Wednesday, February 23, 2011

That's important to me

When I was a little girl, I was (still am actually) chubby and bespectacled and shy and not-very-hip and not-very-popular. I was picked on so very much. One of the "best" places for all this teasing and cruelty was on the horrible 45 minute bus ride to and from school. When we decided to have children and it became clear I was going to stay home, I never wanted Nathan to ride the bus. We, of course, knew when we were pregnant with Stomp that we'd be leaving that hate-infested craphole called Albuquerque and moving to the Utopia of Nebraska ("The Good Life" indeed!), but I definitely didn't want Nathan to be on the bus anyway. Sure, it's an emotional reaction and believe me, almost everyone has given me a hard time about my decision. Nonetheless, my little boy is not going to spend his ride to school being teased or made fun of or flat out bullied*. By taking him to school, I have control over the last interactions he has before he steps into a learning environment. I know he's walking into school feeling loved and empowered and confident. I know he's heading in there with positive interactions on his plate along with a heaping side dish of kisses, hugs and "I love you"s. These things not only strengthen him and prepare him for learning, they strengthen him for dealing with teasing, whether it happens to him or someone else. I feel better knowing that even if someone were to pick on him, he'd be able to let it roll off his back, to a certain degree, because he's wrapped up in love and praise.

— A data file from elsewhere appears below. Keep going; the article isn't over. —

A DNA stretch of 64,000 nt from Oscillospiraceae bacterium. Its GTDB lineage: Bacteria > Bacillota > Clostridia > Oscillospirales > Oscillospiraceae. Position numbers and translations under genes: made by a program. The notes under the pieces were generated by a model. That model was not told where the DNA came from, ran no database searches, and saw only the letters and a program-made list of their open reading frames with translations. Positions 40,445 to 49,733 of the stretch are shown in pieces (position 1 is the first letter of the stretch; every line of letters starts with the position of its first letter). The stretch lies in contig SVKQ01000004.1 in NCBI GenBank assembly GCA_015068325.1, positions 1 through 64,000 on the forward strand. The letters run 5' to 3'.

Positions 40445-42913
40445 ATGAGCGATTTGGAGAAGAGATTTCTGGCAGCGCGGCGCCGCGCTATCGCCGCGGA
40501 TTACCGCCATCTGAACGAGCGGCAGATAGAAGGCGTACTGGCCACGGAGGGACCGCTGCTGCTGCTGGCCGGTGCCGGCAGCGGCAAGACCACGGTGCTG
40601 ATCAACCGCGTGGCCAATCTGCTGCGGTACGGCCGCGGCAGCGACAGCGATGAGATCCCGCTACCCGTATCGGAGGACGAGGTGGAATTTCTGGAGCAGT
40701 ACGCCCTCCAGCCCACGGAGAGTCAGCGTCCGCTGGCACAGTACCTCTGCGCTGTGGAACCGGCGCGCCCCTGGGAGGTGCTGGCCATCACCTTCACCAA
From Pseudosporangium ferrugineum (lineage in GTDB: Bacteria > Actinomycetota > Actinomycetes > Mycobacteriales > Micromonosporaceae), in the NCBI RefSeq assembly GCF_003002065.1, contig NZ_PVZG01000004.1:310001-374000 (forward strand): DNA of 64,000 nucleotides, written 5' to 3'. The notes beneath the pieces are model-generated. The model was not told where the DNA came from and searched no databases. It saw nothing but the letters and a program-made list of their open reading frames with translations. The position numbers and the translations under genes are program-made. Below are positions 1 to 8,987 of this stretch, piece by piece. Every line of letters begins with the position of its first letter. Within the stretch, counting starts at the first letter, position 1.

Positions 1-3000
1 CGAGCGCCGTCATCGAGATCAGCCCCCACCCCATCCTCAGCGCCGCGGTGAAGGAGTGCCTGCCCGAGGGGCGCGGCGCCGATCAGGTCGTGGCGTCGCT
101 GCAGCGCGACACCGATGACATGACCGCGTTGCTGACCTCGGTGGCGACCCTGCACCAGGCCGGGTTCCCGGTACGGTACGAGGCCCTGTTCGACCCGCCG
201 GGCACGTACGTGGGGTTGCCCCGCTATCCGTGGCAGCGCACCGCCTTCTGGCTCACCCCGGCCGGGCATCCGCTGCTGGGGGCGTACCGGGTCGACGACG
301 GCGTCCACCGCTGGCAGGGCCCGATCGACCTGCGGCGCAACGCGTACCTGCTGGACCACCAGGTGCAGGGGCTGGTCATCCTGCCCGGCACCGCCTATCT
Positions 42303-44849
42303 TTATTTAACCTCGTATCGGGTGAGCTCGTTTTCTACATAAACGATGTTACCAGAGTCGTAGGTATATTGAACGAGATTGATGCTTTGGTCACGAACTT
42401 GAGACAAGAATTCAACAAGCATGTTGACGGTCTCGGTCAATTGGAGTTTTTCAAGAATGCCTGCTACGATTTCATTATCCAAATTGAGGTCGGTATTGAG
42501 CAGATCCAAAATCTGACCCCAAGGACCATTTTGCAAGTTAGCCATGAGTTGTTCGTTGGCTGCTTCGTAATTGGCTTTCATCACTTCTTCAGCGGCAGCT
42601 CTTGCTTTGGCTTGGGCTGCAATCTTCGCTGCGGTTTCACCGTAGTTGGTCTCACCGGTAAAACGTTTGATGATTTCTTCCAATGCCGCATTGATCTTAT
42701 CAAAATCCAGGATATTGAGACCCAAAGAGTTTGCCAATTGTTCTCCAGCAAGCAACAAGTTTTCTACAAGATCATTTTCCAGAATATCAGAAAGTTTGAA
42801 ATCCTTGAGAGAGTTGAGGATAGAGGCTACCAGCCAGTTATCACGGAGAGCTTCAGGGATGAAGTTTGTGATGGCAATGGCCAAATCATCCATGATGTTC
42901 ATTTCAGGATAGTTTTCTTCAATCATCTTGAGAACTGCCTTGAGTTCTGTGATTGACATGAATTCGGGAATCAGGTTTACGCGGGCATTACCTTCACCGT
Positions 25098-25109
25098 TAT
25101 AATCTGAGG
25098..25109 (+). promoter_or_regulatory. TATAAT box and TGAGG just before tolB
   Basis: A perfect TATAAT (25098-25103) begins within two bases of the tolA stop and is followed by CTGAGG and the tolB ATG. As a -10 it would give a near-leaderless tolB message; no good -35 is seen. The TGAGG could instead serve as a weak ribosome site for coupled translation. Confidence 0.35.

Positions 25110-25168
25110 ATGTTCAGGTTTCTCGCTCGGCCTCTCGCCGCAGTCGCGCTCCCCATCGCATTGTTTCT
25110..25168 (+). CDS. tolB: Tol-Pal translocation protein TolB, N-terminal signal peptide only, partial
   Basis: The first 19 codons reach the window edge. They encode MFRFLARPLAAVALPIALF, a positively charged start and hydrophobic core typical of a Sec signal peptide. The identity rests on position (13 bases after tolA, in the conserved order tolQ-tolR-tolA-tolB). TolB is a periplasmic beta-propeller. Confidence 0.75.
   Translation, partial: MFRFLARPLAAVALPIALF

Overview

Besides all that good (and important) stuff, I treasure the times I get to take him to and from school. It's one of those snapshots you could take of my day that would sum up my life. Getting Nathan ready (though most mornings it's crazy, despite my best efforts! I hate you One-Glove-Disease!) and being able to drive him to school where I can hug and kiss him as he gets out of the car is a cherished part of my routine. When I pick him up after school, I usually have the option of showing up a little early and watching the kids play on the playground at their last recess. I take a book and a cup of tea and I have a few quiet moments to myself to read. I catch Nathan as the excitement of the day starts to settle down. I ask questions about his day and it's all still fresh in his mind. I get to laugh with him over his highs and hug away his lows. I've met other parents (including my very own Nikki) and gotten to know the teachers and the staff. I get to see and interact with his friends (many of whom will run over and hug me) and I just get to be plugged in. It truly is a wonderful and blessed life.

**I have no idea if this kind of thing goes on in Nebraska, but I assume it happens everywhere.

Being a full-time mother is one of the highest salaried jobs in my field, since the payment is pure love.
-Mildred B. Vermont

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